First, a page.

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Brexit in a page – what do I need to know?

The Prime Minister, Theresa May is to hold a cabinet meeting today where preparations for a ‘no deal’ Brexit will be discussed.

Key dates

20 September
EU leaders to discuss progress and Brexit (Salzburg Summit)

17 October
EU Summit and possible agreement on a deal

13 December
EU Summit – fall back date for a deal to be approved (if not agreed in October 2018)

  • The Prime Minister, Theresa May is to hold a cabinet meeting today where preparations for a ‘no deal’ Brexit will be discussed, ahead of the release of a further tranche of Government guidance papers should there not be a deal reached with the EU.
  • Meanwhile, the Brexit Secretary, Dominic Raab has today sent a warning to the EU member states that the UK will not honour its obligations in relation to the £39 billion divorce bill if a deal is not reached. He has also called upon the EU to match the “ambition and pragmatism” shown by the UK during the negotiations.
  • Over in Europe, the European Commission’s President, Jean-Claude Junker, during his annual state of the union address in Strasbourg has said that the UK’s Chequers proposal could be a “starting point” for a future relationship. However, he was clear that the EU will not accept the UK’s attempts to acquire the benefits of part of the single market, stating “If you leave the union, you are of course no longer part of the single market, and certainly not only in the parts of it you choose”.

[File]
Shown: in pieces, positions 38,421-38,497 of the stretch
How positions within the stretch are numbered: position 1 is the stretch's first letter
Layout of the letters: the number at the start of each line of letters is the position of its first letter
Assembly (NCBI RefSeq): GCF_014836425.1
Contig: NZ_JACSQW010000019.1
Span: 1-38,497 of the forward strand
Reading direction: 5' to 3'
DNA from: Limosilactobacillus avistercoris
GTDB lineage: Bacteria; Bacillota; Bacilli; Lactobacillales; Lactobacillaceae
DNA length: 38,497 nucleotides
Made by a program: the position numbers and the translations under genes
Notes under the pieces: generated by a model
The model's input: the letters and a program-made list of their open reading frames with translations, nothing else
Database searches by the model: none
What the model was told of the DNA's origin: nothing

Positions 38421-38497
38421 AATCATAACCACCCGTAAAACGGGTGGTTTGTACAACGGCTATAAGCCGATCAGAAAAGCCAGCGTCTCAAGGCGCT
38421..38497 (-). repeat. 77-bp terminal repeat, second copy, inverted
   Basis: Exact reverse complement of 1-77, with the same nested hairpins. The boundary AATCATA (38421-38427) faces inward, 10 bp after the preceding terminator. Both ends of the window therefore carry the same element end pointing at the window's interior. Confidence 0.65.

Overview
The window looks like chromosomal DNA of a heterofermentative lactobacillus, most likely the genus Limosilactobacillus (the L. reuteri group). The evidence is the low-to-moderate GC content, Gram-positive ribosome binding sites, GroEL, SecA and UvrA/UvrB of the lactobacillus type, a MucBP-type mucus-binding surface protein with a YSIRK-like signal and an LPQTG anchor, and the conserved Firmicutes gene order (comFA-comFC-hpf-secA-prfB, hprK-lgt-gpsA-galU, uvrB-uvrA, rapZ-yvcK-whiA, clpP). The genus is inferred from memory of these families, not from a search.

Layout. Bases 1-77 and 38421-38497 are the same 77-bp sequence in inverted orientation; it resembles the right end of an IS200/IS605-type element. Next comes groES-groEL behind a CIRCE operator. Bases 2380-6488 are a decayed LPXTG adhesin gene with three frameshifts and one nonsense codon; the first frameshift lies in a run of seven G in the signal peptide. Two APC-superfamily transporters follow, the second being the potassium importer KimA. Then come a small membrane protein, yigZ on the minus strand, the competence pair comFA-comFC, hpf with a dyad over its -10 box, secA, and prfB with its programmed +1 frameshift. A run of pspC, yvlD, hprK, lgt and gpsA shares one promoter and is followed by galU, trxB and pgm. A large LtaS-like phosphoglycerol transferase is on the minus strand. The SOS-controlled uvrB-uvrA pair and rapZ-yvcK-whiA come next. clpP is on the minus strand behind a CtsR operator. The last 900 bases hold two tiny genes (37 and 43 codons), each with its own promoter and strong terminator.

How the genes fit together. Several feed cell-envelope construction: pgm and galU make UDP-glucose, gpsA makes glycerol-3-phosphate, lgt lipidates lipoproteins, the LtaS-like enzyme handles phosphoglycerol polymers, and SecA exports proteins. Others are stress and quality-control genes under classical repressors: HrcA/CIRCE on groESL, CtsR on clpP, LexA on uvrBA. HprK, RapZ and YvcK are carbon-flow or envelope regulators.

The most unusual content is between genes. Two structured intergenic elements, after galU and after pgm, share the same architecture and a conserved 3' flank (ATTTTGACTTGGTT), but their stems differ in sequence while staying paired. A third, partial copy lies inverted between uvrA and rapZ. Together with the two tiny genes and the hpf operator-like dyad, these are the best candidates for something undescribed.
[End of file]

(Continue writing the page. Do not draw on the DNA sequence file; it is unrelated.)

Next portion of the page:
• The House of Commons Library has published a ‘public procurement and Brexit paper’ during the last week, focusing on the Agreement on Government Procurement (“GPA”) between 18 countries and the EU. The UK is intending to remain a part of the GPA as an independent member post Brexit.
  • The House of Commons International Trade Committee has launched an inquiry to gather information and consider the impact that future arrangements between the UK and EU could have on wider UK trade policies. There are three specific questions raised, one of which asks how different UK and EU customs regimes would affect a wider UK trade policy. Replies are welcome before 7 December 2018.
  • This week has also seen the German Chancellor, Angela Merkel, announce Germany’s preparations are underway for all Brexit outcomes, including ‘no deal’. The German Government’s Cabinet has approved a draft law on a transition phase for the UK after it leaves the European Union (“EU”) that will only come into force if a deal is reached between the EU and UK. Angela Merkel has also urged individual member states not to enter into individual negotiations with the UK as that could lead a weakening of the EU’s position during the remaining negotiations.
  • Roaming charges for using mobile telephones within the EU member states became a thing of the past in June 2007. Concerns were raised as to the reintroduction of such charges post Brexit but Vodafone and Three have confirmed that, deal or not, they will not bring back roaming charges. Brexit Secretary, Dominic Raab has said that if other mobile telephone providers do not follow suit then the Government would introduce laws to forbid such charges to be applied.
  • Turning to the Irish Border issue, the European Research Group (“ERG”) suggests that streamlined customs checks and closer working between Belfast and Dublin to allay compliance and smuggling fears would work. The Government remains firm in its view, as contained in the Chequers plan, that a free trade zone for goods moving between the UK and EU supported by a facilitated customs arrangement is the “only credible and negotiable option”.

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